The Tesla Roadster is a roller-coaster ride without the rails - except it's much, much faster than anything you've ever ridden at the most amped-up amusement park.
And I want one.
Unfortunately, it's $109,000 (U.S.). But after an afternoon behind the wheel, sun blazing on my forehead, darting in and around and through traffic on the 405 in L.A., then a rousing spin up and down the winding, narrow switchbacks of ritzy Bel Air, I not only want one, I want our government to get more serious about electric cars.
I mean, the United States has already stepped up with some serious cash. It has put in place an as-yet-untapped $25-billion fund for research and development of green automotive technology.
Canada only invests $500,000 annually.
At least Ottawa is in the early stages of developing an Electric Vehicle Technology Roadmap ( http://www.evtrm.gc.ca). But so far it seems to be sadly un-ambitious: 5 per cent or one in 20 new cars sold in Canada should be electric by 2018. At 2008 sales volumes, that's just 80,000 electric vehicles a year! Not enough. We should shoot for 20 per cent, at a bare minimum.
What the Tesla Roadster proves is that electric vehicles don't need to be golf carts, or low-speed runabouts for elderly retirees living in gated communities. Electric cars don't need to be just for early adopters who have seen the Al Gore light, either. You know the ones, the angry sorts who disdain anyone who questions their received green wisdom.
The Tesla is certainly crude in terms of cabin refinement and creature comforts, but it proves that zero-emissions cars can be amazing - instant torque, blistering acceleration, quick and snappy driving responses and no emissions from the tailpipe.
And they're selling. Michael van der Sande, a Tesla vice-president, says more than 150 roadsters have been delivered, with plans for hundreds more both in the United States and Europe. There is also a plan to sell Teslas in Canada, though details are scant.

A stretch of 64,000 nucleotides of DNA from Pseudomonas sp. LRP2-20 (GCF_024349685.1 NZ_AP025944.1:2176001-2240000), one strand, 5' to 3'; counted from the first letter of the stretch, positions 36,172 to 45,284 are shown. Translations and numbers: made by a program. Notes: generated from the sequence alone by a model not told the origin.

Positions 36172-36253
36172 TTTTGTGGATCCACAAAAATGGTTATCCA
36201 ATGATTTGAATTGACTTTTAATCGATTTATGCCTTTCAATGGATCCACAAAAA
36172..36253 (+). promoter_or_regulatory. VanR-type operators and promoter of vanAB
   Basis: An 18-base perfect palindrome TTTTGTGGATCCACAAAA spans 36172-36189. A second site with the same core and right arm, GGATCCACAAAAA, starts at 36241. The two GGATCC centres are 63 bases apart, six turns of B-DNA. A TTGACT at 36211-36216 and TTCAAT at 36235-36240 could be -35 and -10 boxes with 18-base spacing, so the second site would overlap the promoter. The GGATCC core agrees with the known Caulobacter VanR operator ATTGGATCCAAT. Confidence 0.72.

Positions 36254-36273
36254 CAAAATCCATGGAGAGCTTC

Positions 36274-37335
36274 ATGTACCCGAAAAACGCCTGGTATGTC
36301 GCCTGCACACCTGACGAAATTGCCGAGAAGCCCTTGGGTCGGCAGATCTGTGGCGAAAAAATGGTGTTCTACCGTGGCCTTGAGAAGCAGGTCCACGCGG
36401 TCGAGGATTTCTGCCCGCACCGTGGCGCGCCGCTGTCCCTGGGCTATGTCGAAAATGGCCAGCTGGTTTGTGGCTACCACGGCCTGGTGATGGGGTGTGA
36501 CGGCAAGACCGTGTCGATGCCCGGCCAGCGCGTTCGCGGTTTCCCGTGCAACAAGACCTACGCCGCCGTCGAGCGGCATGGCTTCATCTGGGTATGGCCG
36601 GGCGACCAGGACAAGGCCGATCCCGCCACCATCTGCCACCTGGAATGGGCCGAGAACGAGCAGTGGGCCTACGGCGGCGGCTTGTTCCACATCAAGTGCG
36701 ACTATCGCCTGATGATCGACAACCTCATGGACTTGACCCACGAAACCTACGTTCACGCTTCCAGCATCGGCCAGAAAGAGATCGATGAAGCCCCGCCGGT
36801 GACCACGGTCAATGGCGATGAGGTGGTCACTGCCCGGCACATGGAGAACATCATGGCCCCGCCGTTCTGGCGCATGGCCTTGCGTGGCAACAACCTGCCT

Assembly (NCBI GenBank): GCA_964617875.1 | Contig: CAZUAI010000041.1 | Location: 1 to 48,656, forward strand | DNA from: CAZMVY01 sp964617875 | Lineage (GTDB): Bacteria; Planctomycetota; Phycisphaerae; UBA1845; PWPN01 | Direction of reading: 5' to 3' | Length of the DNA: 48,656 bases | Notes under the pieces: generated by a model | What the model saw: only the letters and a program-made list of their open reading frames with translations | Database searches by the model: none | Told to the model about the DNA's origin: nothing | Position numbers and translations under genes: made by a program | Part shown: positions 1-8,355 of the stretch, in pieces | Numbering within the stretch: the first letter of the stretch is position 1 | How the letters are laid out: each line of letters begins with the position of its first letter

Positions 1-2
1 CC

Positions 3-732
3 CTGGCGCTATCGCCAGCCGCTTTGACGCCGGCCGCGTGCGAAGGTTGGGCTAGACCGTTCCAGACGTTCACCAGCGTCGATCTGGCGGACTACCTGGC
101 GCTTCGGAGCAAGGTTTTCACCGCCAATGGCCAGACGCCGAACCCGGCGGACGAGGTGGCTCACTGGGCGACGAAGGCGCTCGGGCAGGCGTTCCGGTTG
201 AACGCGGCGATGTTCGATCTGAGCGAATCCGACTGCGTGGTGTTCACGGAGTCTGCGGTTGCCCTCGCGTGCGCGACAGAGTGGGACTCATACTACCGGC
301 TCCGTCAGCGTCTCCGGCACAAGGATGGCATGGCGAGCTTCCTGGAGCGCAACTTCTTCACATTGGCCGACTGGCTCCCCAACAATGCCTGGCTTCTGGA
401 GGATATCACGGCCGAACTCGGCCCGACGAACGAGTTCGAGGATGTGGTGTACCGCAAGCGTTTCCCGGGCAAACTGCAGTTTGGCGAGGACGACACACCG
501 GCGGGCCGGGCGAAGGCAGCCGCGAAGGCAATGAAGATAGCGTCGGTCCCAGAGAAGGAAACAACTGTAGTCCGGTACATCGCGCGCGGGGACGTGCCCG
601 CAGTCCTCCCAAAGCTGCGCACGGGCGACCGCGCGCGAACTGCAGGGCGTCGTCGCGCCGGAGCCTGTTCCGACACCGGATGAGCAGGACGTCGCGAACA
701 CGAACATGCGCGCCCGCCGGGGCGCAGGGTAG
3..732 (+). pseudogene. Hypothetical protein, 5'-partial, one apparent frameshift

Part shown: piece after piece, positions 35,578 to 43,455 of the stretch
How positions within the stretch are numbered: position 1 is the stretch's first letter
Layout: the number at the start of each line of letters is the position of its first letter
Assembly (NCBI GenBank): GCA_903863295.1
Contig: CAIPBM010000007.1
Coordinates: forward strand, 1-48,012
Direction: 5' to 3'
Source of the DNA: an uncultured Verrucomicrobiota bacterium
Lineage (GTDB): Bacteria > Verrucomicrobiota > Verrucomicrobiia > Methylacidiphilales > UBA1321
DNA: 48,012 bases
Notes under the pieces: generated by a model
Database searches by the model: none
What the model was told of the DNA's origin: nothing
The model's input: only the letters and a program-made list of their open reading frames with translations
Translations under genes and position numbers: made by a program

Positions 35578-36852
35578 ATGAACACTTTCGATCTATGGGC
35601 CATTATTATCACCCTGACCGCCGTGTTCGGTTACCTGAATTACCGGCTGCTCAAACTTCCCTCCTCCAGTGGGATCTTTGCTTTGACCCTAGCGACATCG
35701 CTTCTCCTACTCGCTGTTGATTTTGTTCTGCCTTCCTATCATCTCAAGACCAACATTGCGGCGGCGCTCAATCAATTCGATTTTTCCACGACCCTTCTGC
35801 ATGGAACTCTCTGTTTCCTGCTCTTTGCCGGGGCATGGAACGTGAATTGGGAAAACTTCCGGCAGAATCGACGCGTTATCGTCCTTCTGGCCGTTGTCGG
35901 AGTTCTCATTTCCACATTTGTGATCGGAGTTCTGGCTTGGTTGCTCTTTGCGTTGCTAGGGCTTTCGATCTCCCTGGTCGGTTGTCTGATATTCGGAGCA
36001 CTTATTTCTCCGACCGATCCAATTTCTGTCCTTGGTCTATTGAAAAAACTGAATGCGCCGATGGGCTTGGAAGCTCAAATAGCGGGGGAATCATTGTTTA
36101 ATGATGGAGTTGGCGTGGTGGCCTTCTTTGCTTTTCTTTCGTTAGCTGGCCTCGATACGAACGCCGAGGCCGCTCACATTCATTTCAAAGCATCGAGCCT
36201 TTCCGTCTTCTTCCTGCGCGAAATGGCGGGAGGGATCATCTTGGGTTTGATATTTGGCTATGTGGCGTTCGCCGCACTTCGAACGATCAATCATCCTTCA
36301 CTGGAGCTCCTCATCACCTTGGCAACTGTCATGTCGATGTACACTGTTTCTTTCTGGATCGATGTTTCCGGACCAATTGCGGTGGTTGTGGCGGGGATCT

A Tesla sedan is under development, too. However, its future seems tied directly to U.S. government aid. Tesla's founding investors, mostly high-tech zillionaires from California's Silicon Valley, are apparently tapped out for venture capital and are looking for government assistance.
Tesla's future as a viable company aside, the Roadster is a real working car powered by thousands of water-cooled lithium-ion batteries not unlike the ones running your BlackBerry, mobile phone and laptop computer.
Sure it's small, small as a Lotus Elise - which, by the way, forms the basic mechanical foundation here. That's right: Tesla and Lotus have teamed up on the roadster project.
Despite the similarity between the Elise and the Roadster, the Tesla people tell me only 7 per cent of the Roadster's parts are from Lotus. At only 3,937 mm long, the Roadster is 152.4 mm shorter than the Honda Fit. It sits low, too; the removable roof stands at hip height or 1,118 mm. The Roadster is kiddie-car size.
The carbon fibre body is lightweight and the body panels themselves are relatively unadorned, other than the word "Tesla" written across the back. Two sharp vents across the hood and a big air intake hint at the need to cool those batteries, but they don't look odd or out of place. The oval headlamps look scary.
The performance numbers are certainly frightening: 0-96 km/hour (60 mph) in less than four seconds; the electronically limited top speed is 201 km/hour (125 mph); the range is about 320 km (200 miles) on a single charge.
The batteries recharge in 3.5 hours using Tesla's own special high-voltage charging system. Owners can get one installed at home. Thankfully, an optional recharge kit allows the roadster to be charged up from the same kind of outlet that runs your hair drier. Tesla says the batteries will last about five years or 160,000 km.
What gets you moving is a 115-pound electric motor. It spins out 248 horsepower and more than 276 lb-ft of torque. Instantly. Hit the throttle and the 1,225-kg roadster explodes down the highway.